4. Randy on September 28, 2011 at 4:17 pm

    This just in: surveys have indicated that there’s been a huge drop in the sales of bottled salsas in recent weeks. Investigators from Pace are in Austin, TX looking for clues. In related news, surveys show that the sales of tomatoes, tomatillos, onions, garlic and chile peppers have increased dramatically.

    • Hilah on September 28, 2011 at 5:44 pm

      Hooray for everyone saving themselves from crappy salsa!!!

  5. Randy on October 5, 2011 at 5:26 pm

    One of my all-time favorite sides is a baked potato drenched in butter. When the calories became an issue, among the butter replacements I tried was salsa. Usually, it was store-bought salsa and while I like the result, it will never eliminate the memory of butter. Your episode on baked sweet potato fries inspired me to substitute a sweet potato whenever I want a baked potato. Today for lunch, I was scrounging around in my refrigerator and spotted the latest of probably a dozen batches of your pico de gallo. The proverbial light bulb went off and I had one of the most satisfying things I’ve ever eaten: a baked sweet potato topped with pico de gallo.

  6. Eduardo on August 14, 2012 at 2:43 pm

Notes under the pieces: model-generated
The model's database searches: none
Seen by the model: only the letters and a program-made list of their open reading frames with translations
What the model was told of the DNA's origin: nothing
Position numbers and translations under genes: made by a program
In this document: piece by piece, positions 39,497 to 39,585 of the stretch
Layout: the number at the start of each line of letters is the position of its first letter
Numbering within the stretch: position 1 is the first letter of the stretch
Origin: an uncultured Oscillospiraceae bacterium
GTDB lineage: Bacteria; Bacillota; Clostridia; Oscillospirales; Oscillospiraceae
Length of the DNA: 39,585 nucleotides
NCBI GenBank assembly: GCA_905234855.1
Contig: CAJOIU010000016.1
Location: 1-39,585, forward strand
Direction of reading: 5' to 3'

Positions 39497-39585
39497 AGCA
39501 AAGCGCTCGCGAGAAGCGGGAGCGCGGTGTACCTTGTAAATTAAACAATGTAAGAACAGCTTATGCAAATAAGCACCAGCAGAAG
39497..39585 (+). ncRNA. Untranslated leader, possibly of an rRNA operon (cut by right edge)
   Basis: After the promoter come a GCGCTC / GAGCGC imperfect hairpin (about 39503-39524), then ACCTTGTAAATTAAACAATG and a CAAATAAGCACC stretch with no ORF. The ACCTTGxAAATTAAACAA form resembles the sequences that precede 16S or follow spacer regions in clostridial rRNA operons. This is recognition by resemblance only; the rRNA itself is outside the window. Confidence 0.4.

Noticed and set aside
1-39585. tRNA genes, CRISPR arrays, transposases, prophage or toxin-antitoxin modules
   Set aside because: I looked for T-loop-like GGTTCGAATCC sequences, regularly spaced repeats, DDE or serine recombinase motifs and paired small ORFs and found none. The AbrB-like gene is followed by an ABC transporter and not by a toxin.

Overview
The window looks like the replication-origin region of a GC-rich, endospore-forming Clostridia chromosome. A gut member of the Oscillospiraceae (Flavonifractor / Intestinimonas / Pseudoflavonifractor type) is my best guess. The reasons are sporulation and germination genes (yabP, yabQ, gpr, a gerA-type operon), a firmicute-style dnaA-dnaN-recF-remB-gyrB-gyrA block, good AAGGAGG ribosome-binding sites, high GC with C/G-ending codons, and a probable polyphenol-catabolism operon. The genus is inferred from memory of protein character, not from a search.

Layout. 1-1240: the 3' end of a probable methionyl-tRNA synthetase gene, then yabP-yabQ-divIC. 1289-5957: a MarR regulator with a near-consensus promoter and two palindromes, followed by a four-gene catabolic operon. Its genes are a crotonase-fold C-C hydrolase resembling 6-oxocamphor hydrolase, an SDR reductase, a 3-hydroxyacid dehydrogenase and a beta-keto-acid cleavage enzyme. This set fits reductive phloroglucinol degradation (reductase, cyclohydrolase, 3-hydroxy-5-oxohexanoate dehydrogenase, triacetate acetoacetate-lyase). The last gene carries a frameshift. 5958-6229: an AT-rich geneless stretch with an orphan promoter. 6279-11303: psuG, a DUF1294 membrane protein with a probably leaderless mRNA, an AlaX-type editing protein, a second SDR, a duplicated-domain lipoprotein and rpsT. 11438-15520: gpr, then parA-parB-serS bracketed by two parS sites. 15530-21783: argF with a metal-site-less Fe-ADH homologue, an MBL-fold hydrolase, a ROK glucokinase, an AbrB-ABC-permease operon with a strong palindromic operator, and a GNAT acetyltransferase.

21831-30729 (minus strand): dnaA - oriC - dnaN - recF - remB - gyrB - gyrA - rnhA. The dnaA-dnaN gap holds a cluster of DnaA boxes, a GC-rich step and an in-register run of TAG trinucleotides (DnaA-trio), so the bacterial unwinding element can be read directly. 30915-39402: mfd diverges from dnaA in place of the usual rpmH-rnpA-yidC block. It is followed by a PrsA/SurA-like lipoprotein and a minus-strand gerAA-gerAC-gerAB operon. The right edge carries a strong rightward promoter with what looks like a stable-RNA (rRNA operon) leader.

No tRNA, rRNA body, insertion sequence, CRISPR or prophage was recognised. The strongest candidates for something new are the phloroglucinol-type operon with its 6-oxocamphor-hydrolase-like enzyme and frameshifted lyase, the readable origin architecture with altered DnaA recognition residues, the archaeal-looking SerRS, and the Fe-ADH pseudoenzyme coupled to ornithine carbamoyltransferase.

This was delicious! And easy!
    Also, leftover pico de gallo works well next morning (or afternoon) sauteed with some egg and chorizo or sausages for hangover tacos. Try it in molletes too…

    • Hilah on August 14, 2012 at 4:10 pm

      Oh yeah! Hi Eduardo! I’m gonna get those molletes for you, I swear it. 🙂

  7. Great Stone Face on September 30, 2012 at 1:33 pm

    I made some for our last Redskins tailgate at FedEx Field and it was a big success both as a sidedish and as a topping on our chicken and shrimp fajitas. This week is an away game, but I made pico de gallo con queso fresco, using your pico recipe as the base, then modifying it into a cheesy pico using Marc Bittman’s method. He said to substitute a half a peeled/seeded/chopped cucumber for the garlic, then ad a half-cup of grated queso fresco. Delicious again as a side dish. (Our main dish is baked hotdogs stuffed with cheddar cheese and wrapped with crescent roll dough — a Pillsbury special.)

    • Hilah on October 1, 2012 at 1:12 pm

      Mmm. I bet that queso fresco pico would be great on top of chili, too… It looks so refreshing, it would be a good balance of flavors and textures.

  8. kathleen on August 13, 2013 at 10:20 pm

    I’ve never made pico de gallo, but i actually have all these ingredients without going to the store, so I’m doing this tonight! I’m sure my husband will love me when he gets home from work 😛

    • Hilah on August 15, 2013 at 7:15 am

      That’s great, Kathleen! 😀 It’s so fast and easy and brightens up any meat dish, and even goes good on soups!

  9. Dorothy on February 24, 2014 at 5:37 am

    In Kenya we call this Kachumbari. Roast beef is not complete without this at the side.

    • Hilah on February 24, 2014 at 6:44 pm

      Thank you, Dorothy! I love learning about foods in other countries, even if they are the same food with different names. 😉